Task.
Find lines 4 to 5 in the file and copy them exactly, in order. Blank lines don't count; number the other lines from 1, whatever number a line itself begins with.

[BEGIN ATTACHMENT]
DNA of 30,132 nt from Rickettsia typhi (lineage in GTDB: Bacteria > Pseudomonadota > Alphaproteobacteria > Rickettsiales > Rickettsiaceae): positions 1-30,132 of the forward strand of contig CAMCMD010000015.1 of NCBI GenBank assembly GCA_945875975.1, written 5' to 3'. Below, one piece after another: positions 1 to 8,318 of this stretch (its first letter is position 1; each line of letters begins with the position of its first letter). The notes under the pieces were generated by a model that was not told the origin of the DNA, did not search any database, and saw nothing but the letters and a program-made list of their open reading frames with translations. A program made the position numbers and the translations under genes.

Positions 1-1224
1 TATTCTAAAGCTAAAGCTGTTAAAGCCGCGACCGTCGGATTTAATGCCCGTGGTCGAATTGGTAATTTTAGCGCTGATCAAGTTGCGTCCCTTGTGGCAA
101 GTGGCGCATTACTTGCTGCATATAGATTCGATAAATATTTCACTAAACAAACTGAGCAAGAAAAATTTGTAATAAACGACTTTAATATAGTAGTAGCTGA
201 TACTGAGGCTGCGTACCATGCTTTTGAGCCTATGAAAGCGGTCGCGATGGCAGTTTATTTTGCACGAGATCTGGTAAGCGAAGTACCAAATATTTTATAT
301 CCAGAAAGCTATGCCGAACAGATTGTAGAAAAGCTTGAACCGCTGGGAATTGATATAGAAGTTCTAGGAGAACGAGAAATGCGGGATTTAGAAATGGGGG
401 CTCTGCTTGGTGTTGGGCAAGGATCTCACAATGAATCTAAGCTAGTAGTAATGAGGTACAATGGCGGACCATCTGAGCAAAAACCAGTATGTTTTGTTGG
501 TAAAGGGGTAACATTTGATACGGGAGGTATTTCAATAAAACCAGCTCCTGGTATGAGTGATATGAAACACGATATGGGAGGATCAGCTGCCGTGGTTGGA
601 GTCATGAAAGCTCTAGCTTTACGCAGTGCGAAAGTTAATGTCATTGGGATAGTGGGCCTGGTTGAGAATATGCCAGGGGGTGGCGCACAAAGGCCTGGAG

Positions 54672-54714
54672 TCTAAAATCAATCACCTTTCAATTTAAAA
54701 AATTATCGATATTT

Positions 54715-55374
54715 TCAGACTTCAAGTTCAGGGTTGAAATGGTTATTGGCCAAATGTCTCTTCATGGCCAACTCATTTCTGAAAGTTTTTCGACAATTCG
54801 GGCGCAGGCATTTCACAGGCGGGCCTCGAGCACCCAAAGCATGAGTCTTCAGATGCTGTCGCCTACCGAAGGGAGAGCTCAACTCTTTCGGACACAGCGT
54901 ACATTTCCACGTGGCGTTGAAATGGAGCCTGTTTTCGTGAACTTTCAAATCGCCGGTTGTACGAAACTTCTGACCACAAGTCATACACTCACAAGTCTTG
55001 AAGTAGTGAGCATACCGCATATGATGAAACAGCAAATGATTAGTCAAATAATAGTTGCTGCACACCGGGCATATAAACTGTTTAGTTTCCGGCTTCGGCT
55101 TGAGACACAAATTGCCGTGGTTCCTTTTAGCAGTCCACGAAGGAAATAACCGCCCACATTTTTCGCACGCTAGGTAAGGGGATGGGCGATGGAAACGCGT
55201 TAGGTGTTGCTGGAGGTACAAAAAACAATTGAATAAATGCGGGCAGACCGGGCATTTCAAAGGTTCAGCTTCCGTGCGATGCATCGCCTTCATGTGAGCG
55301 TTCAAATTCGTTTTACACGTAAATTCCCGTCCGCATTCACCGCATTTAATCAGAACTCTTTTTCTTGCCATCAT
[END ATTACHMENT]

101 GTGGCGCATTACTTGCTGCATATAGATTCGATAAATATTTCACTAAACAAACTGAGCAAGAAAAATTTGTAATAAACGACTTTAATATAGTAGTAGCTGA
201 TACTGAGGCTGCGTACCATGCTTTTGAGCCTATGAAAGCGGTCGCGATGGCAGTTTATTTTGCACGAGATCTGGTAAGCGAAGTACCAAATATTTTATAT